LORD  BYRON  and  his  TIMES
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Letters and Journals of Lord Byron
Lord Byron to John Murray, 12 October 1820

Life of Byron: to 1806
Life of Byron: 1806
Life of Byron: 1807
Life of Byron: 1808
Life of Byron: 1809
Life of Byron: 1810
Life of Byron: 1811
Life of Byron: 1812
Life of Byron: 1813
Life of Byron: 1814
Life of Byron: 1815
Life of Byron: 1816 (I)
Life of Byron: 1816 (II)
Life of Byron: 1817
Life of Byron: 1818
Life of Byron: 1819
Life of Byron: 1820
Life of Byron: 1821
Life of Byron: 1822
Life of Byron: 1823
Life of Byron: 1824
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“Ravenna, 8bre 12°, 1820.

By land and sea carriage a considerable quantity of books have arrived; and I am obliged and grateful but ‘medio de fonte leporum, surgit amari aliquid,’ &c. &c which, being interpreted, means,
I’m thankful for your books, dear Murray;
But why not send Scott’s Monastery?
the only book in four living volumes I would give a baioccolo to see—’bating the rest of the same author, and an occasional
Edinburgh and Quarterly, as brief chroniclers of the times. Instead of this, here are Johnny Keats’s * * poetry, and three novels, by God knows whom, except that there is Peg * * *’s name to one of them—a spinster whom I thought we had sent back to her spinning. Crayon is very good; Hogg’s Tales rough, but racy, and welcome.

“Books of travels are expensive, and I don’t want them, having travelled already; besides, they lie. Thank the author of ‘the Profligate’ for his (or her) present. Pray send me no more poetry but what is rare and decidedly good. There is such a trash of Keats and the like upon my tables that I am ashamed to look at them. I say nothing against your parsons, your S * * s and your C * * s—it is all very fine—but pray dispense me from the pleasure. Instead of poetry, if you will favour me with a few soda-powders, I shall be delighted: but all prose (‘bating travels and novels not by Scott) is welcome, especially Scott’s Tales of My Landlord, and so on.

“In the notes to Marino Faliero, it may be as well to say that ‘Benintende’ was not really of the Ten, but merely Grand Chancellor, a separate office (although important); it was an arbitrary alteration of mine. The Doges too were all buried in St. Marks’s before Faliero. It is singular that when his predecessor, Andrea Dandolo, died, the Ten made a law that all the future Doges should be buried with their families, in their own churches,—one would think by a kind of presentiment. So that all that is said of his ancestral Doges, as buried at St. John’s and Paul’s, is altered
354 NOTICES OF THE A. D. 1820.
from the fact, they being in St. Mark’s. Make a note of this, and put Editor as the subscription to it.

“As I make such pretensions to accuracy, I should not like to be twitted even with such trifles on that score. Of the play they may say what they please, but not so of my costume and dram. pers., they having been real existences.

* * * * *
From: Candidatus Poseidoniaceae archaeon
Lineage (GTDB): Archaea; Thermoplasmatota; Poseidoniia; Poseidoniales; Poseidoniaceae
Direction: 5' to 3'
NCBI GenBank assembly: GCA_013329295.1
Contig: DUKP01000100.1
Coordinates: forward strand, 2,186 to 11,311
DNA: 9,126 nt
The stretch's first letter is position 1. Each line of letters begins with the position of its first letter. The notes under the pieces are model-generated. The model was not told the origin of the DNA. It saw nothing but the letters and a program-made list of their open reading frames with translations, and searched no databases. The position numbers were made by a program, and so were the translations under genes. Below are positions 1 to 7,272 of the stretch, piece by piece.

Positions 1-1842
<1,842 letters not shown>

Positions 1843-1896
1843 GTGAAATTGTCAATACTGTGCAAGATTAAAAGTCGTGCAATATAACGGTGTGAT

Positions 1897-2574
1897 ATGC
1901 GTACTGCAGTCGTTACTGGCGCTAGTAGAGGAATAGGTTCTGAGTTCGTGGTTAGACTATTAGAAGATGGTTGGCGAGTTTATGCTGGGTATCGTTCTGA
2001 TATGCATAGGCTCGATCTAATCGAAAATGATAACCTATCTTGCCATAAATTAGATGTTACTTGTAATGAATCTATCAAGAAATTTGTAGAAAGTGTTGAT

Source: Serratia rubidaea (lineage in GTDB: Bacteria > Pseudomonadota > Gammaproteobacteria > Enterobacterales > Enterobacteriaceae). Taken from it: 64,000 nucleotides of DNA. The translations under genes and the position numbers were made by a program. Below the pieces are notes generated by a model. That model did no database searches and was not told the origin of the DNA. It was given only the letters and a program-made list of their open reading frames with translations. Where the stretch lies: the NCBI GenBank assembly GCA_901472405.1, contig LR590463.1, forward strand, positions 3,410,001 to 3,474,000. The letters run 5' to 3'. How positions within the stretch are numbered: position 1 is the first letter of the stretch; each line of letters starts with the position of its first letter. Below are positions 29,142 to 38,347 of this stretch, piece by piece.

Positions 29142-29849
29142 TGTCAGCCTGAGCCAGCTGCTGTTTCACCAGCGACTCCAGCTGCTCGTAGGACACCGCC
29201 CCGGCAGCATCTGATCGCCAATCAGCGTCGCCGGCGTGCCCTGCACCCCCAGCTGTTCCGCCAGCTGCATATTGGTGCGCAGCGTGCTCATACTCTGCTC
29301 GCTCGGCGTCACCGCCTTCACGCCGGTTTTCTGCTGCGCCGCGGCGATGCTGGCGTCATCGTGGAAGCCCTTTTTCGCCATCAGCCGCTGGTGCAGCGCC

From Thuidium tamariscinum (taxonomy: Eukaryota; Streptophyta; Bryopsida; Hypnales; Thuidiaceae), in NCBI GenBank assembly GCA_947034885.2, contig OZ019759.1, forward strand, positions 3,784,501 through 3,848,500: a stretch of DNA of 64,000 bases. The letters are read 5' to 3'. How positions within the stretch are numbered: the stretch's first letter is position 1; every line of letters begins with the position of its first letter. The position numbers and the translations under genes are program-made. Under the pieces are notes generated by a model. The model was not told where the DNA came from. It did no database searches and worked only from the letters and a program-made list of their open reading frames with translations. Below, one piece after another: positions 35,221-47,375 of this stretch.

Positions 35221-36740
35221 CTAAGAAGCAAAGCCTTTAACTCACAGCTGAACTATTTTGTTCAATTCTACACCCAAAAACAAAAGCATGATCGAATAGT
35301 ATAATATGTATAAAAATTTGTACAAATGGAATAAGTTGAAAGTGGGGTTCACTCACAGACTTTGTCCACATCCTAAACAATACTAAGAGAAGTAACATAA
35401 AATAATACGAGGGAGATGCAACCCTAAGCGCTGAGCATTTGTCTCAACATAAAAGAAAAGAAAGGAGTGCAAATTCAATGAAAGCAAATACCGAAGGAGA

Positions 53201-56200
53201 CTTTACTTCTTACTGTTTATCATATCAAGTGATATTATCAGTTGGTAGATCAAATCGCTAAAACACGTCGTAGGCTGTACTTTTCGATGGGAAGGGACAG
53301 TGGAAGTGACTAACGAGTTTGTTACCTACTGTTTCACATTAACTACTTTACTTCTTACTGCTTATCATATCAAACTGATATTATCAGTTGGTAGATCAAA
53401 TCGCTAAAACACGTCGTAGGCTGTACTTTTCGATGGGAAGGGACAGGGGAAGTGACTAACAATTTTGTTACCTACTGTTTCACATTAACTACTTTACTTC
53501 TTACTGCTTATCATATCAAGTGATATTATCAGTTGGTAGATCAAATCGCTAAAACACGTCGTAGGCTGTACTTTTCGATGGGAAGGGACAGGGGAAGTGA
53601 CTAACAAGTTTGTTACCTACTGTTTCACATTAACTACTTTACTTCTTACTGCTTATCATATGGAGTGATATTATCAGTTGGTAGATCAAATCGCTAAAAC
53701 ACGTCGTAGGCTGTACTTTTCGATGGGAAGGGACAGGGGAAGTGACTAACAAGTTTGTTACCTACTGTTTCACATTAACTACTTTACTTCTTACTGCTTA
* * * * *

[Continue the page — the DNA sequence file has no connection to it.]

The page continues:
“I omitted Foscolo in my list of living Venetian worthies, in the notes, considering him as an Italian in general, and not a mere provincial like the rest; and as an Italian I have spoken of him in the preface to canto 4th of Childe Harold.

“The French translation of us!!! oimè! oimè!—and the German; but I don’t understand the latter, and his long dissertation at the end about the Fausts. Excuse haste. Of politics it is not safe to speak, but nothing is decided as yet.

“I am in a very fierce humour at not having Scott’s Monastery. You are too liberal in quantity, and somewhat careless of the quality, of your missives. All the Quarterlies (four in number) I had had before from you, and two of the Edinburgh; but no matter; we shall have new ones by and by. No more Keats, I entreat:—flay him alive; if some of you don’t, I must skin him myself. There is no bearing the drivelling idiotism of the manikin.

“I don’t feel inclined to care further about ‘Don Juan.’ What do you think a very pretty Italian lady said to me the other day? She had read it in the French, and paid me some compliments, with due drawbacks, upon it. I answered that what she said was true, but that I suspected it would live longer than Childe Harold.—‘Ah but’ (said she) ‘I would rather have the fame of Childe Harold for three years than an immorality of Don Juan!’ The truth is that it is too true, and the women hate many things which strip off the tinsel of sentiment; and they are right, as it would rob them of their weapons. I never knew a woman who did not hate De Grammont’s Memoirs for the same reason: even Lady * * used to abuse them.

Rose’s work I never received. It was seized at Venice. Such is the liberality of the Huns, with their two hundred thousand men, that they dare not let such a volume as his circulate.”